shutdown ends the nuclear dream
The Guardian, August 26, 2003
By Paul Brown, environment correspondent
Original address: http://www.guardian.co.uk/uk_news/story/0,3604,1029333,00.html
£1.8bn Thorp plant that promised limitless
electricity to close by 2010.
Sellafield's Thorp reprocessing operation, once
hailed as the saviour of the British nuclear industry with its promise
of producing limitless electricity throughout the 21st century, is to
close by 2010, the Guardian can reveal.
The £1.8bn works, which opened only nine years
ago, is to be wound down by British Nuclear Fuels, which now hopes to
convert it into a waste handling facility.
Brian Watson, director of the Sellafield site, told
the Guardian the company was changing from production into a nuclear
waste disposal company. The days of reprocessing spent fuel to produce
plutonium and uranium for potential reuse are numbered.
"There is £30bn worth of clean up work
here. We are switching from reprocessing to clean-up. We hope that will
be seen in a more positive light."
Reprocessing was the nuclear dream. Now there is
75 tonnes of plutonium and 3,336 tonnes of uranium recovered from reprocessing,
all stored and closely guarded but with no obvious use, at Sellafield.
In a swipe at ministers Mr Watson admitted: "It
would greatly help our situation if we had some decisions from the government
about what to do with all this."
He said BNFL had made some bad mistakes, the most
recent the fuel quality falsification scandal of 1999, but there had
"We have had to get rid of the job-for-life
attitude, the resistance to change, the cost-plus-contracts, that meant
there was no discipline. This site is like a supertanker that takes
some turning. I have had to let people who would not make the change
go, and go they have. We have changed the reprocessing mission to one
of clean up."
BNFL is being changed from the owner of Sellafield
into a management company since it became technically bankrupt two years
ago with liabilities now estimated at £41bn. The government is
creating a nuclear decommissioning authority to take over the assets
The thermal oxide reprocessing plant (Thorp) was
opened in 1994 after a high court battle over whether it was needed
or justified. The company boasted of Thorp being the country's largest
yen earner because of its contracts to reprocess large imports of spent
nuclear fuel from Japan.
Opposition to the plant was based on the fact that
it produced plutonium and uranium that was not needed. The process also
produced hard-to-handle radioactive liquid waste, all at a much higher
cost than storing spent fuel which could eventually be disposed off.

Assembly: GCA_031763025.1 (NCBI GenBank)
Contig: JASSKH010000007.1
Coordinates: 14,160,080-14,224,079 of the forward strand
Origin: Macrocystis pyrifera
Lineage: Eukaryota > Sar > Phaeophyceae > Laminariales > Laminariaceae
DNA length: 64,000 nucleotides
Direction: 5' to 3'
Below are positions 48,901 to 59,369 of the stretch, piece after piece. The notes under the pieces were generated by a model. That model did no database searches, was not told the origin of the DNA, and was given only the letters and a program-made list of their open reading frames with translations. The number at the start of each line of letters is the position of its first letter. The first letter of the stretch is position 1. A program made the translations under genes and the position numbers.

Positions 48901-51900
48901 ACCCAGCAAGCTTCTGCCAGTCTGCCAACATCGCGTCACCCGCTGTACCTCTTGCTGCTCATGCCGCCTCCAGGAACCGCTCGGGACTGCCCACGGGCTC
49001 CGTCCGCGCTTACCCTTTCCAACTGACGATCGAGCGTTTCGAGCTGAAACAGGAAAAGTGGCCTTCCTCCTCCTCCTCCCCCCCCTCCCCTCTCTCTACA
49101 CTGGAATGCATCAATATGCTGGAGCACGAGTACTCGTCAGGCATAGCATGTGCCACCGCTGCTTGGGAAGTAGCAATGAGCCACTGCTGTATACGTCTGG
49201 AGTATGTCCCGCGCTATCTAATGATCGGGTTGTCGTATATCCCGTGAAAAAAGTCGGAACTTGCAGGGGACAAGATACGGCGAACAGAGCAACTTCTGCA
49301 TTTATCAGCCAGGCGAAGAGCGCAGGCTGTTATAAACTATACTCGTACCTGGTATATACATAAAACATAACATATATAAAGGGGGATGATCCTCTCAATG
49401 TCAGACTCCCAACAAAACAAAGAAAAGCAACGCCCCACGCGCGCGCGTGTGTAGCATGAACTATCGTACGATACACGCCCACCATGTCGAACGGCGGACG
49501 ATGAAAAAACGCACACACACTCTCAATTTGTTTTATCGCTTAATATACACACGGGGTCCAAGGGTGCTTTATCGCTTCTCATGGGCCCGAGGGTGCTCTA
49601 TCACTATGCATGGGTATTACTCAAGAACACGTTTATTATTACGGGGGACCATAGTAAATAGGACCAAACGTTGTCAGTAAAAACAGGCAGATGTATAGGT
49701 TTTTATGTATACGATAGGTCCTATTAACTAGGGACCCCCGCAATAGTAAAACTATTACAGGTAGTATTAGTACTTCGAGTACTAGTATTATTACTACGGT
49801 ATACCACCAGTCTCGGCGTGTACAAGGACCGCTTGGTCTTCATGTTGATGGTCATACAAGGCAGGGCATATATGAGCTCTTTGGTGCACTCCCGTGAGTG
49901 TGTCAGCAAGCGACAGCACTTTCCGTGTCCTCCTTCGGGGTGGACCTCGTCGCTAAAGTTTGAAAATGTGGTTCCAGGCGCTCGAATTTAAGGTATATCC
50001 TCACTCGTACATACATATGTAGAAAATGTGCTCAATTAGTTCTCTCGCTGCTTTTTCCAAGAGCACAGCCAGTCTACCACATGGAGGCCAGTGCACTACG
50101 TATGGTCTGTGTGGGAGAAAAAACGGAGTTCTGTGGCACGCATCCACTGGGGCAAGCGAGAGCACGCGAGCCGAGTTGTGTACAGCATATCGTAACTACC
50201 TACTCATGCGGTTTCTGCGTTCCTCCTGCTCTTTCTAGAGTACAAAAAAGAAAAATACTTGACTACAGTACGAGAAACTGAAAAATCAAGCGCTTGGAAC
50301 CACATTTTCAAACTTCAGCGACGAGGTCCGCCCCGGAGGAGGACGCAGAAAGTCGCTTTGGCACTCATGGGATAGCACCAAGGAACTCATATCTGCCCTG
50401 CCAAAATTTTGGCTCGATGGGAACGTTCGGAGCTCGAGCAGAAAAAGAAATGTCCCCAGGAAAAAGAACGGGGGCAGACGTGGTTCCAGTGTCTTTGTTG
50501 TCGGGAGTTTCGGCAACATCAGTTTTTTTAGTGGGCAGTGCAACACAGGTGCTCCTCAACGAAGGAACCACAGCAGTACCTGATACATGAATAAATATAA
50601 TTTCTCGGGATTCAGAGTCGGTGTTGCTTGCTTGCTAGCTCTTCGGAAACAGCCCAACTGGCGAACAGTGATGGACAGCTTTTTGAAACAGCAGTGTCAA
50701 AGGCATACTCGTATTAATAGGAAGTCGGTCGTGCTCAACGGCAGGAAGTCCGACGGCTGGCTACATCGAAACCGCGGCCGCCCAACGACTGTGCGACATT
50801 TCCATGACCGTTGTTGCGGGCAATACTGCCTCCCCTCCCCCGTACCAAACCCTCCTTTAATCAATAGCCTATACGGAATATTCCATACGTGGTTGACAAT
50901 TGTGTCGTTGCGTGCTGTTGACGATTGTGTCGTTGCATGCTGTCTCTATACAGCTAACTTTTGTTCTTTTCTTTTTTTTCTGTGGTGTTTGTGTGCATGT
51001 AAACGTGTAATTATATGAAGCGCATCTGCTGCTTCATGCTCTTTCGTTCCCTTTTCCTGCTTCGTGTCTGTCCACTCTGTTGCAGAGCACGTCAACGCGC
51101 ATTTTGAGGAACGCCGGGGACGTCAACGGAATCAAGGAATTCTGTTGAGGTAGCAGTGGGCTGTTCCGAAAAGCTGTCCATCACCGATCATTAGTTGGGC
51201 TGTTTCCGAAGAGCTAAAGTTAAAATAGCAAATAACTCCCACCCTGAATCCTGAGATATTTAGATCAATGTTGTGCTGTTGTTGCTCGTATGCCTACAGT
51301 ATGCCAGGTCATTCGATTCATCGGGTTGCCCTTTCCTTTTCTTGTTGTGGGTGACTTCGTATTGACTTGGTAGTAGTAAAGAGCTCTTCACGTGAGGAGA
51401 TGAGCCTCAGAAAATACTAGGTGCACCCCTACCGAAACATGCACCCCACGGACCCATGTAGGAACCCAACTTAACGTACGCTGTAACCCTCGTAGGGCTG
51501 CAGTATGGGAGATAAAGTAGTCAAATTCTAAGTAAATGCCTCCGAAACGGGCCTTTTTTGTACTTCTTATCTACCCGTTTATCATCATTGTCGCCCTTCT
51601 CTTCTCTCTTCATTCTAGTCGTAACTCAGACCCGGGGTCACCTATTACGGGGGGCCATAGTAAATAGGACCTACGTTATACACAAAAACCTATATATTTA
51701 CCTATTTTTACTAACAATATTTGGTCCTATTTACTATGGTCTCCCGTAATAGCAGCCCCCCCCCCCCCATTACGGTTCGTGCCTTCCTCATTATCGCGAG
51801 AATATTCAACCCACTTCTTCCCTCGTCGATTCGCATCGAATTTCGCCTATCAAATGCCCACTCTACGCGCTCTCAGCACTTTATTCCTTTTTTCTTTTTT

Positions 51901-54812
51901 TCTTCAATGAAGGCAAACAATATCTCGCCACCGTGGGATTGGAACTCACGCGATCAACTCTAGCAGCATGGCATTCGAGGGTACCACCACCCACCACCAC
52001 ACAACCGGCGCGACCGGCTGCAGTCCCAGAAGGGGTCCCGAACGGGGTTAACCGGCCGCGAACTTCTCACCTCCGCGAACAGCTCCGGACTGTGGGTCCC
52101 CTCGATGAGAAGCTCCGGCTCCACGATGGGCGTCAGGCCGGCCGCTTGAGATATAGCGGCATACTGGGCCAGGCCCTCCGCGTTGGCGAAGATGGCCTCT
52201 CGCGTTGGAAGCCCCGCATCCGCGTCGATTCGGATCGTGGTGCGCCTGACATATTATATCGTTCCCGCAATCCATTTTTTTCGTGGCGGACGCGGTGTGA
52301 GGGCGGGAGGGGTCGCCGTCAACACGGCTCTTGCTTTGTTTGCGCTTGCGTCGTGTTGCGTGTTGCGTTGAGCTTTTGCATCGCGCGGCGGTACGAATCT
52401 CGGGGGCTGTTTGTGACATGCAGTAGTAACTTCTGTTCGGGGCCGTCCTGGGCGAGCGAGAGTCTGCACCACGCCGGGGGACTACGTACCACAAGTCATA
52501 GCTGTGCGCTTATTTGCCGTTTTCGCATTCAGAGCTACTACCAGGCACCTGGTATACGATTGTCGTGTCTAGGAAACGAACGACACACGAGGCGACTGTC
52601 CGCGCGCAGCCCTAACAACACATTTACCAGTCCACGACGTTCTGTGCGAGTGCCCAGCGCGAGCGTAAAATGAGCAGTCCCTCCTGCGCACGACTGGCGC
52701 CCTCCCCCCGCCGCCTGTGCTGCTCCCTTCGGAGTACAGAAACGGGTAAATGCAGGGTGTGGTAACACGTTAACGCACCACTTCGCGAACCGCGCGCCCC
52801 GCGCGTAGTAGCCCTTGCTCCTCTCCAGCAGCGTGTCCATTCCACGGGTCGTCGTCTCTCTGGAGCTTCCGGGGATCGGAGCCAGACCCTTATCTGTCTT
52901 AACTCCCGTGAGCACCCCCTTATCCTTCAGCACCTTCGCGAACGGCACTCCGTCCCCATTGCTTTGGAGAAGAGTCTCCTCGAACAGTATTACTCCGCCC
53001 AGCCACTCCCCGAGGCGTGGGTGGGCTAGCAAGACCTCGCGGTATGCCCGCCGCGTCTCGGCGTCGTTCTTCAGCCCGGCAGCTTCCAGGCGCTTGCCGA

Thorp was supposed to reprocess 7,000 tonnes of
spent fuel in 10 years but it is years late on its target and is being
run at about 50% of capacity. This is because the dangerous liquid waste
produced by reprocessing cannot be disposed of fast enough to satisfy
the government's safety regulators. The plant will close when it has
fulfilled its current contracts - expected to be in 2010.
The closure of Thorp will come two years before
a much older reprocessing works built in the 1950s for the Ministry
of Defence to separate plutonium for nuclear weapons. This plant will
stay open until 2012 when all the old Magnox nuclear stations, which
currently produce 8% of the country's electricity, are closed. All are
running at a loss but are needed to keep the lights on.
Unlike more modern stations, Magnox fuel has no
other available disposal route than reprocessing because it is clad
in magnesium that deteriorates rapidly when the used fuel is cooled
in water. The reprocessing works each employ 1,000 people.
Mr Watson's comments on the state of Sellafield
were in sharp contrast to BNFL's annual report last month which trumpeted
the achievements of both the reprocessing in Thorp and the vitrification
plant which converts the liquid waste into glass blocks for eventual
Mr Watson conceded that progress still depended
on mastering the technology of vitrification. The plant was designed
with two production lines to produce 600 glass blocks a year - enough
to make safe 50 years of highly dangerous liquid waste. These tanks
contain the highest level of radioactivity of any plant in Europe.
The vitrification plants continuously broke down,
mainly because the high levels of radiation destroyed the electrical
cables and other machinery needed to operate them.
Ten years on, a third line has been built, and the
current target is for all three lines together to produce 500 blocks
a year, enough to reduce the quantity of waste still in 50-year-old
tanks but not sufficient to allow Thorp to reach full production.
The only manufacturing left on the site when reprocessing
goes will be the plant for making nuclear fuel from plutonium and uranium
oxides. The MOX plant, opened only last year, takes plutonium from the
Thorp plant, but Mr Watson says it can remain open using some of the
75 tonnes of plutonium stored on site.
"Ideally, I would like to build a plutonium-burning
reactor and use the MOX plant to make the fuel. The rest of the site
could then be devoted to cleaning up the mess of the cold war. But these
are political decisions," he said.
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